Hen Dŷ Cwrdd Trecynon
Hen Dŷ Cwrdd is the earliest Nonconformist cause in the Cynon Valley and represents the continuity of radical thought and action since the 17th century. The first chapel was built in 1751, as a cottage-like meeting house. The original building sat between 50–100 people, and by 1853 it had a membership of 60.
Hen Dŷ Cwrdd has witnessed a succession of radical ministers. One of the early proponents of Unitarianism in Wales was Thomas Evans (Tomos Glyn Cothi). He was a Teifi valley weaver who began the first chapel of the faith in 1796, who tempered the authorities with such provocations as singing Jacobin songs in public, including a Welsh version of the Marseillaise. Eventually he was incarcerated in gaol in Carmarthen until 1811, where he penned radical booklets for distribution. Upon his release, he was invited to take the helm at Hen Dŷ Cwrdd. After his death in 1833, the chapel remained active and other radical ministers followed in his step. John Jones ministered for the last 30 years of his life, dying in 1863, after a period of contributing to articles in the Welsh Chartist publication, Udgorn Cymru. He was also one of the founders of Yr Ymofynydd in 1847, a Welsh language Unitarian denominational magazine. One of the last ministers of the chapel, was Jacob Davies. He was a poet and a pacifist and during his life he made regular contributions to Welsh culture as a journalist and broadcaster.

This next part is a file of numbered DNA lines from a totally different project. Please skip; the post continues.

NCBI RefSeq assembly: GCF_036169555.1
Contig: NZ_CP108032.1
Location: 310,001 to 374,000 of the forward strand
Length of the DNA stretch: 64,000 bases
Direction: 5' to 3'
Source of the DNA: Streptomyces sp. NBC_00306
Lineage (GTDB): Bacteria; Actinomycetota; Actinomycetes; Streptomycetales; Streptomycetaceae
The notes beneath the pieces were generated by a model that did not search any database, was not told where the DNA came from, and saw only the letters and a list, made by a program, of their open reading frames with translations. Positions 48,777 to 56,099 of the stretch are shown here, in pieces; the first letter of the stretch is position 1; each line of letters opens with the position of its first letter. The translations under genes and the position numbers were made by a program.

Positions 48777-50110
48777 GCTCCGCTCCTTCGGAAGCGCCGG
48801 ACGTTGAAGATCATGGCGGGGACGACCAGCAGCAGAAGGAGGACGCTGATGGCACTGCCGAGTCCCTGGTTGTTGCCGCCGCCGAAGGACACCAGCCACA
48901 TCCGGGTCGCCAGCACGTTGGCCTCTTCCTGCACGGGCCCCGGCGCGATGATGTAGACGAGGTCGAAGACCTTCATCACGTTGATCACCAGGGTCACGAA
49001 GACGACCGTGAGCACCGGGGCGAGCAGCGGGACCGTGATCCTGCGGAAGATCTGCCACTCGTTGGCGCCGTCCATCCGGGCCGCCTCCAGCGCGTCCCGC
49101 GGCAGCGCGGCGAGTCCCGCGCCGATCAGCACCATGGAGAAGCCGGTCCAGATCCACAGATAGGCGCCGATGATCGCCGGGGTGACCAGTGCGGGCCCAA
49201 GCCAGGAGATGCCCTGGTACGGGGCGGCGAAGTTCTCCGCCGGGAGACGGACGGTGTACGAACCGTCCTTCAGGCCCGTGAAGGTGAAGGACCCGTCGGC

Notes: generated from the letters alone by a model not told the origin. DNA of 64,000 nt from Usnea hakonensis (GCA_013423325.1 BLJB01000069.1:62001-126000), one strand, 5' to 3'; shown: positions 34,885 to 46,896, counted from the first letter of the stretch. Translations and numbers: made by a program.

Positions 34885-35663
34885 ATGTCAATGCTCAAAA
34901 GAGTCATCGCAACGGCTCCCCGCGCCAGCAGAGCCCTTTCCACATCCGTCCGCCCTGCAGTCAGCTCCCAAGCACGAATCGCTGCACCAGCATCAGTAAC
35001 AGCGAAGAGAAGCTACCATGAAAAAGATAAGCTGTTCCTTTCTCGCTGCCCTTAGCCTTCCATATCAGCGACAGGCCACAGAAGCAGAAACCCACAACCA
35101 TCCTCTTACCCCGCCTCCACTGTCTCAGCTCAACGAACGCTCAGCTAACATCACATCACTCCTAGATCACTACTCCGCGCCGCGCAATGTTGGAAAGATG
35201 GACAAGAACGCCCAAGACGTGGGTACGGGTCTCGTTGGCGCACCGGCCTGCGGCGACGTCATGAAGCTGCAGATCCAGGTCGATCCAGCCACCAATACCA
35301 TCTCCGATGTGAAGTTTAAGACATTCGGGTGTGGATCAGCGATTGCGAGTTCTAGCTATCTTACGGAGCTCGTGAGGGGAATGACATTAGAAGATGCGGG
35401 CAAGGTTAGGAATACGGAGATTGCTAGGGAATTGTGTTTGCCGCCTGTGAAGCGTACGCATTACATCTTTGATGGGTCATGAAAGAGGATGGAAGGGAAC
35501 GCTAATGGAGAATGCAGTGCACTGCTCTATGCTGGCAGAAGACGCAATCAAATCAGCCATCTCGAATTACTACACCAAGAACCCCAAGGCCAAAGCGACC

The current chapel was built in 1862 to the design of architect Evan Griffiths of Aberdare. It is a medium sized chapel seating 250-300, with an unusually plain façade designed to be ‘simple and strong, reflecting Unitarian beliefs in liberty, tolerance and forbearance’. Following its closure it was acquired by Addoldai Cymru in 2005.
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Further InformationUnitarian Faith Trail Leaflet Listing Document Hen Dy Cwrdd Cadw listing
Further ReadingDr Jacob Dafis (ed), Crefydd a Gweriniaeth yn hanes Yr Hen-dy-Cwrdd, Aberdare 1751-1951, (Gomer Press, Llandysul, 1951). David Leslie Davies, They Love to be Dissenters: The origins and history of Hen Dŷ Cwrdd Aberdare 1650-1862 (2012) R Jenkins Jones, The Origin and History of the Old Meeting House, Hen-dy-Cwrdd, Aberdare , Transactions of the Unitarian History Society, Vol 1 pt 2 (1918) p 155-176. Alan Vernon Jones, Chapels of the Cynon Valley (Cynon Valley History Society, 2004)